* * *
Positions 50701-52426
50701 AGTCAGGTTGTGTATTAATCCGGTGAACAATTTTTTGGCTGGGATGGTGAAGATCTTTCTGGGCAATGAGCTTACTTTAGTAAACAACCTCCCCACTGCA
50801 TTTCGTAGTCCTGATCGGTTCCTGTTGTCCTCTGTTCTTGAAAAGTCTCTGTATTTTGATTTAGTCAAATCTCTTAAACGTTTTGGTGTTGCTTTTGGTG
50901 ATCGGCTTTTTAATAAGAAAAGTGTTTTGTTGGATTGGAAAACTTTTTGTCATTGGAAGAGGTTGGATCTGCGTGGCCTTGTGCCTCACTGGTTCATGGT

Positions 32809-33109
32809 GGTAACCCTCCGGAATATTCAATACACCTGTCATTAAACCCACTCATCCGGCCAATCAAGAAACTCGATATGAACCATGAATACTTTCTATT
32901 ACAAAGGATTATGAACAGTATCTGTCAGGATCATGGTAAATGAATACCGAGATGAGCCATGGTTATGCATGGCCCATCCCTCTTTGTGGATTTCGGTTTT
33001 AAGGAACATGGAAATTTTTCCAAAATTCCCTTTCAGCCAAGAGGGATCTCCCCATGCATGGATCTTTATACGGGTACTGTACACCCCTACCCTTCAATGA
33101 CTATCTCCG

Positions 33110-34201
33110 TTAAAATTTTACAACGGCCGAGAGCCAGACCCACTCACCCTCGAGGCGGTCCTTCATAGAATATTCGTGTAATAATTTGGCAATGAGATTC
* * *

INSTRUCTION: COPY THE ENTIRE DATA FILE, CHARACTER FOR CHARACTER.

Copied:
Positions 50701-52426
50701 AGTCAGGTTGTGTATTAATCCGGTGAACAATTTTTTGGCTGGGATGGTGAAGATCTTTCTGGGCAATGAGCTTACTTTAGTAAACAACCTCCCCACTGCA
50801 TTTCGTAGTCCTGATCGGTTCCTGTTGTCCTCTGTTCTTGAAAAGTCTCTGTATTTTGATTTAGTCAAATCTCTTAAACGTTTTGGTGTTGCTTTTGGTG
50901 ATCGGCTTTTTAATAAGAAAAGTGTTTTGTTGGATTGGAAAACTTTTTGTCATTGGAAGAGGTTGGATCTGCGTGGCCTTGTGCCTCACTGGTTCATGGT

Positions 32809-33109
32809 GGTAACCCTCCGGAATATTCAATACACCTGTCATTAAACCCACTCATCCGGCCAATCAAGAAACTCGATATGAACCATGAATACTTTCTATT
32901 ACAAAGGATTATGAACAGTATCTGTCAGGATCATGGTAAATGAATACCGAGATGAGCCATGGTTATGCATGGCCCATCCCTCTTTGTGGATTTCGGTTTT
33001 AAGGAACATGGAAATTTTTCCAAAATTCCCTTTCAGCCAAGAGGGATCTCCCCATGCATGGATCTTTATACGGGTACTGTACACCCCTACCCTTCAATGA
33101 CTATCTCCG

Positions 33110-34201
33110 TTAAAATTTTACAACGGCCGAGAGCCAGACCCACTCACCCTCGAGGCGGTCCTTCATAGAATATTCGTGTAATAATTTGGCAATGAGATTC